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This Just In: A Lucky Charms Knockoff Is Tastier Than the Original

Apr 26 2015 - 9:00am

Lucky Charms holds a tender spot in our hearts — it is after all an excuse to call a bowl of delicious crispy marshmallows a meal — but we have a major gripe with this childhood favorite: the cereal portion is pretty darn terrible. Dry, stale-tasting, and with an odd, cardboard-like aftertaste to boot, it's so "meh" that we sometime even skip with the formality of eating it. This got us to thinking, could any of the knockoff Lucky Charms cereals out there be better?

In the name of serious journalistic reporting, we rounded up all the options we could get our hands on and let the taste-off commence; we'll start with the most offensive and go from there. (And yes, as the headline would suggest, the winner isn't Lucky Charms.)

Marshmallow Magic

Safeway's take on Lucky Charms wins for scariest mascot.

So, How Did It Fare?

Spoiler alert: there's little magic in a bowl of Safeway Kitchen's Marshmallow Magic. While the cereal component isn't the worst of the bunch — sorry, Lucky Charms, that's you — there were almost no marshmallows in the box to speak of. As one taster put it "if I wanted oats, I'd buy plain oats, not 'Marshmallow Magic'".

Happy Shapes

Happy Shapes boasts pretty sad packaging for such a cheerful name.

So, How Did It Fare?

Sadly, its contents are on par with the packaging. Inoffensive but ultimately forgettable. The general consensus was that the cereal is dry, flavorless, and not sweet enough. On the upside, the marshmallows are plentiful and tasty (though they don't hold a candle to the marshmallows in Lucky Charms).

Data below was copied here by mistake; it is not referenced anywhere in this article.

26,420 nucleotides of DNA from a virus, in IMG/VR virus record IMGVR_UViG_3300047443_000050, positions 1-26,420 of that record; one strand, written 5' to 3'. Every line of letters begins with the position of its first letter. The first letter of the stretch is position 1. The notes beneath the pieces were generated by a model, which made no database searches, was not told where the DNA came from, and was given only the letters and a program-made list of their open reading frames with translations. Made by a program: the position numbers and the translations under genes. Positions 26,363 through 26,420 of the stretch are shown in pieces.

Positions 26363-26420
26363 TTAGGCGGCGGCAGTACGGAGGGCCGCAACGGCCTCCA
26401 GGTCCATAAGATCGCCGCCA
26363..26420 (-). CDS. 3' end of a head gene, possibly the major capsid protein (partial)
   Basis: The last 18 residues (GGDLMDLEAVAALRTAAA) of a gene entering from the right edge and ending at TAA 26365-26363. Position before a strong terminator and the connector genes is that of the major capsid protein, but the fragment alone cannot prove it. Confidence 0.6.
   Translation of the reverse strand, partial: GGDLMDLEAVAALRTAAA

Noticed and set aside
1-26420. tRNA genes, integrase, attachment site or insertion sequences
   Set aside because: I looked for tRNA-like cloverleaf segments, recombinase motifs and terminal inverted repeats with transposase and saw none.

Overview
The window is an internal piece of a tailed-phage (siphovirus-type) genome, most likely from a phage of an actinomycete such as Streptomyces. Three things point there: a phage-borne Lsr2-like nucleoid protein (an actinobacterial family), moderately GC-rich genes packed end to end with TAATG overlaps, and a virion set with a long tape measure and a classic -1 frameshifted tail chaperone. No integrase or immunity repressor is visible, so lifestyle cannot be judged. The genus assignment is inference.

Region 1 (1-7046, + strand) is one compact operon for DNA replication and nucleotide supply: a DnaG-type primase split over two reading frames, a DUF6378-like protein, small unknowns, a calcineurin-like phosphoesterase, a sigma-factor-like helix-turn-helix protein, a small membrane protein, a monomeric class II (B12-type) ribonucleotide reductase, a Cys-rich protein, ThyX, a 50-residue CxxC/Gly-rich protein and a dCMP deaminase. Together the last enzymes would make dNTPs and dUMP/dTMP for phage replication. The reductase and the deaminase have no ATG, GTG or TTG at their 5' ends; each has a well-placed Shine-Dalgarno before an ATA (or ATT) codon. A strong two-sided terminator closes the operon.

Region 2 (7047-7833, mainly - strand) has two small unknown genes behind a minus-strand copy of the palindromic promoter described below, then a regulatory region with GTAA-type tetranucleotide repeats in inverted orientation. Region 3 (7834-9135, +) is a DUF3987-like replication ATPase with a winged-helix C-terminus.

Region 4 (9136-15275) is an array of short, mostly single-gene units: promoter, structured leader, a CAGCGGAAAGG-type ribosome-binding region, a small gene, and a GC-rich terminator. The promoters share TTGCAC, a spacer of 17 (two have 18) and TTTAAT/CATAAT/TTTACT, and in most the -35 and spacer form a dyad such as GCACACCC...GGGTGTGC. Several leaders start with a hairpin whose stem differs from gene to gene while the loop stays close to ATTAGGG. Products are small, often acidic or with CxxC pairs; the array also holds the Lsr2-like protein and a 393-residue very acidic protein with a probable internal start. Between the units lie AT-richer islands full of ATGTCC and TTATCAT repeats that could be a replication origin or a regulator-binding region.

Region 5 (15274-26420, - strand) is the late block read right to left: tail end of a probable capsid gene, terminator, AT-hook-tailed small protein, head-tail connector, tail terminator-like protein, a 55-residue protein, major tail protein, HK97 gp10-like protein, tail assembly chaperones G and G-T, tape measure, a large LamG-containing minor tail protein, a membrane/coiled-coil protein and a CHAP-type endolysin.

Marshmallow Mateys

You know you're probably in trouble when the best praise a cereal's marketing team came up with is "twice as much!"

So, How Did It Fare?

The pros: the cereal is pleasantly malty and there are plenty of marshmallows in each bowl. The cons: the marshmallows are good, but not great, and the cereal was a touch too dry and gritty.

Frosted Bites With Marshmallows

Market Pantry's (one of Target's store brands) take on Lucky Charms name gets to the point.

So, How Did It Fare?

As an astute observer may notice, the marshmallows in Frosted Bites With Marshmallows look eerily similar to those in Marshmallow Mateys. Further investigation suggested that they are one and the same, as both cereals are made in the same city. Frosted Bites edges out Marshmallow Mateys on the strength of its airy, crisp cereal and good looks.

Lucky Charms

The Lucky Charms box [1] is a cultural icon for a reason.

So, How Did It Fare?

Let's call a spade a spade, the cereal portion of Lucky Charms is near inedible, or as one taster put it: while the "mallows are tasty, the cereal is . . . just a formality." That said, the marshmallows have a perfectly crisp texture, come in eye-catching colors and shapes, and are overall the best of the bunch.

Mom's Best Cereals Mallow Oats

Don't let its virtuous-looking packaging fool you. To many, this was the real winner.

So, How Did It Fare?

While a few Lucky Charms loyalists disagreed, Mallow Oats beat out the OG Lucky Charms for one major reason: its cereal was the best by a large margin. We'd even go so far as to dig into a bowl of the puffy, lightly-sweetened cereal on its own. (Something pretty much no one would every say about Lucky Charms.) And while the marshmallows are a little plain Jane in appearance (blame the lack of artificial food coloring) they are nearly as tasty as Lucky Charms mallows. All in all, this box is a win.

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